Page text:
Saturday, 28 February 2015

Tobias and the angel

Tobias and the Angel Raphael  Studio of Andrea Verrocchio, c.  1470-75
© National Gallery, London

Book of Tobit, Ch. VI.  " Now as they went on their journey, they came at eventide to the river Tigris, and they lodged there. But the young man went down to wash himself, and a fish leaped out of  the river, and would have swallowed up the young man.  But the angel said unto him, 'Take hold of the fish,'  and the young man caught hold of the fish, and cast it upon the land."

In this story from the Biblical Apocrypha, young Tobias is sent by his blind father Tobit on a long journey from Nineveh to Media to collect some money. Unknowingly, he hires as his companion the angel Raphael.  Instructed by the angel, the heart and liver saved from his adventure with the fish, have magical properties, which help Tobias to drive away the demon haunting Sarah, a kinsman's daughter, and win her as his bride.  On his return home the fish-gall heals his father's eyes and Raphael the angel reveals himself.

The story treats the struggle with the fish - which was probably a crocodile - very matter of factly, and in the painting from Verrocchio's workshop it is shown as quite small. I have always liked the idea that
the guardian angel does not leap into the river to help Tobias, but shouts instructions at him from the bank, so that he is able to save himself and catch the giant 'fish'.  This painting is a visual feast of colour, with its  repeating patterns of curves and angles, a wonderful Renaissance image of Tobias in contemporary dress and an Italian landscape behind, accompanied by the winged Raphael, and Tobias' faithful dog.  (Angel wings were a Christian convention derived from the winged Victory images of the classical world.)  Although a workshop piece,  it is thought that the young Leonardo painted the fish and the dog.

Thursday, 26 February 2015

"The Horse's Mouth" illustrated

    John Bratby is known for his energetic and crowded "Kitchen sink" paintings.  His work reached a wider popular audience throughout the 1958 film of Joyce Cary's novel, The Horse's Mouth. Alec Guinness played the reprobate London artist, Gulley Jimson, and Bratby provided Jimson's paintings for the film.  They were far more in character and believable than is usual in many films.

David in the Kitchen, with Thistles Hartlepool Museum & Heritage Service © artist's estate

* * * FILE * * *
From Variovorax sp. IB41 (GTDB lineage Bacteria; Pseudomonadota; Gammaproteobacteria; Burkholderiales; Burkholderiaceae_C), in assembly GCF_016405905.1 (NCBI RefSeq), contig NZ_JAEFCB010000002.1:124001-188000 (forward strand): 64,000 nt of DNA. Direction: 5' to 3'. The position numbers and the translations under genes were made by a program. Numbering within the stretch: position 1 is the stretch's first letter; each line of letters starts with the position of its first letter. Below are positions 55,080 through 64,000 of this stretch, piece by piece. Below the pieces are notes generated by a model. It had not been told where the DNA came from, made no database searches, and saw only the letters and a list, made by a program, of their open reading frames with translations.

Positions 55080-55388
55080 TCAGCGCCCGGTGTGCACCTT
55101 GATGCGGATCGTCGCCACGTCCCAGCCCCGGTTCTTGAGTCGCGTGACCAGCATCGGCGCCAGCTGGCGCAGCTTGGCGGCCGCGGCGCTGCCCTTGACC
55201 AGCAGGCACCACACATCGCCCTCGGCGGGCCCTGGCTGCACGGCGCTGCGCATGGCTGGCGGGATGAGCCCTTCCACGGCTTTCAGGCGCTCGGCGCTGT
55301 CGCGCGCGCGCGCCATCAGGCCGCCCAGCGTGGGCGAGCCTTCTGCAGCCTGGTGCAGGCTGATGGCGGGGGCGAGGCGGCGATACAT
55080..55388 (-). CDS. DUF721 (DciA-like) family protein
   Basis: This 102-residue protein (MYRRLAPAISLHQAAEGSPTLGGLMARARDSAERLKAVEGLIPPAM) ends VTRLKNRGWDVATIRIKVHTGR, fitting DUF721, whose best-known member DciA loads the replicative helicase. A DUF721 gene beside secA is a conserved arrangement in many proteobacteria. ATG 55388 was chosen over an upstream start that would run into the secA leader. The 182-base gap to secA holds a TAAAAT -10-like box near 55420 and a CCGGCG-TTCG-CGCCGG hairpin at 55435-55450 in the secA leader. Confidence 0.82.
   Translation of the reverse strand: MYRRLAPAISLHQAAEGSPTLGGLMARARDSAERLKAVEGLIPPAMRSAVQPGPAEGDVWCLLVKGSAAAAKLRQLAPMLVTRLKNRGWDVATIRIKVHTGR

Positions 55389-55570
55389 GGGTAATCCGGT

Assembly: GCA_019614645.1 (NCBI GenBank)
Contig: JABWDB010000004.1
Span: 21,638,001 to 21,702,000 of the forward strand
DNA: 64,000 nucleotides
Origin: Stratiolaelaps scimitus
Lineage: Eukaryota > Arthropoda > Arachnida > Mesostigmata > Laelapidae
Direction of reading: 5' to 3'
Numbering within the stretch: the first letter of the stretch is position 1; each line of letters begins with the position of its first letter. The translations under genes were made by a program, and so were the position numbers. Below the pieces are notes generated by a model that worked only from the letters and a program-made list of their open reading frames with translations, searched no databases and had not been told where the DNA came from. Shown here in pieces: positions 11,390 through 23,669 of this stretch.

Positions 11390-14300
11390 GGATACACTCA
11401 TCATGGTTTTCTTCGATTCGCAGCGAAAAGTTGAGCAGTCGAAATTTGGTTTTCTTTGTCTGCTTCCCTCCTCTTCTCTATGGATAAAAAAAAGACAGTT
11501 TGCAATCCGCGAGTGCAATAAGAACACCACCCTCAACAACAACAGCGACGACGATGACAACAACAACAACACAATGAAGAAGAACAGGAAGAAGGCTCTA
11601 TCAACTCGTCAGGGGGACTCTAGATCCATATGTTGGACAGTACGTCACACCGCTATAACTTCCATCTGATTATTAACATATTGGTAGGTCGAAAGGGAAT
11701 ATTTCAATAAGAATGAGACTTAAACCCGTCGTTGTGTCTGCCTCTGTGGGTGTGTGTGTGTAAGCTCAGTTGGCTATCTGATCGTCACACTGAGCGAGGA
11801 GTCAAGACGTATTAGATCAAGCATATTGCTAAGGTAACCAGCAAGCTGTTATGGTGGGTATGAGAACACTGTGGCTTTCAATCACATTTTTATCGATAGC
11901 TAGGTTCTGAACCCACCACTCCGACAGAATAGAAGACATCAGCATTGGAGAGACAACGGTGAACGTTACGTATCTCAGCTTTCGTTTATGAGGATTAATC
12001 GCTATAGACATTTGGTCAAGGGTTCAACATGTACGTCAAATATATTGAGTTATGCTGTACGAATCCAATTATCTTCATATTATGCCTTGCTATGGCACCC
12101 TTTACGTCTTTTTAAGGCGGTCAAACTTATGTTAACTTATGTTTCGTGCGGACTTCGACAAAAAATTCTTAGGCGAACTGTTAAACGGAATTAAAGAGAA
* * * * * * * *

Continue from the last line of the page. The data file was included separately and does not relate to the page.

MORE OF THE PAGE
Jean and Still Life in Front of a Window Southampton City Art Gallery © artist's estate

In this next work, Bratby has taken an unusual moving viewpoint, a self-portrait of the artist in his workshop: both looking down from a high angle at the seated figure's hands and looking forward into the room, with two other oddly cropped figures holding paintbrushes, multifarious equipment, and the view out of the window.  The green trousers suggest that all three figures are the artist. His paintings, as well as presenting aspects of everyday life with bold colour and strong line, are also full of intriguing content.  

The Artist Painting a Picture 
Museums of Sheffield © the artist's estate

Sunday, 22 February 2015

Caesar in Rome

Triumphs of Caesar: VII the Corselet Bearers  Andrea Mantegna, 1485-95
© Royal Collection, Hampton Court Palace

My first encounter with  Mantegna's work was an engraving from his Triumphs of Caesar series, reproduced on the cover of an Italian exercise book in a department store in Rome in 1960.   In provincial England much of life was still utilitarian: everyday stationery and exercise books were undecorated, and notebooks had plain paper or card covers.   I was also amazed to buy my postage stamps over a formica counter printed with Italian Renaissance drawings,  and brought back these lovely laminated  notebooks with their art pictorial covers as souvenirs.   This one shows Trajan's column in Rome in the background, with its equestrian statue of Trajan on top, not as either Julius Caesar or Mantegna would have seen it, but as it would have appeared after Trajan's death in AD 117. Mantegna would have been recreating this view from historic accounts and surviving antique sculptures, for Trajan's statue disappeared before he was born. (It was replaced by a statue of St. Peter in 1587.)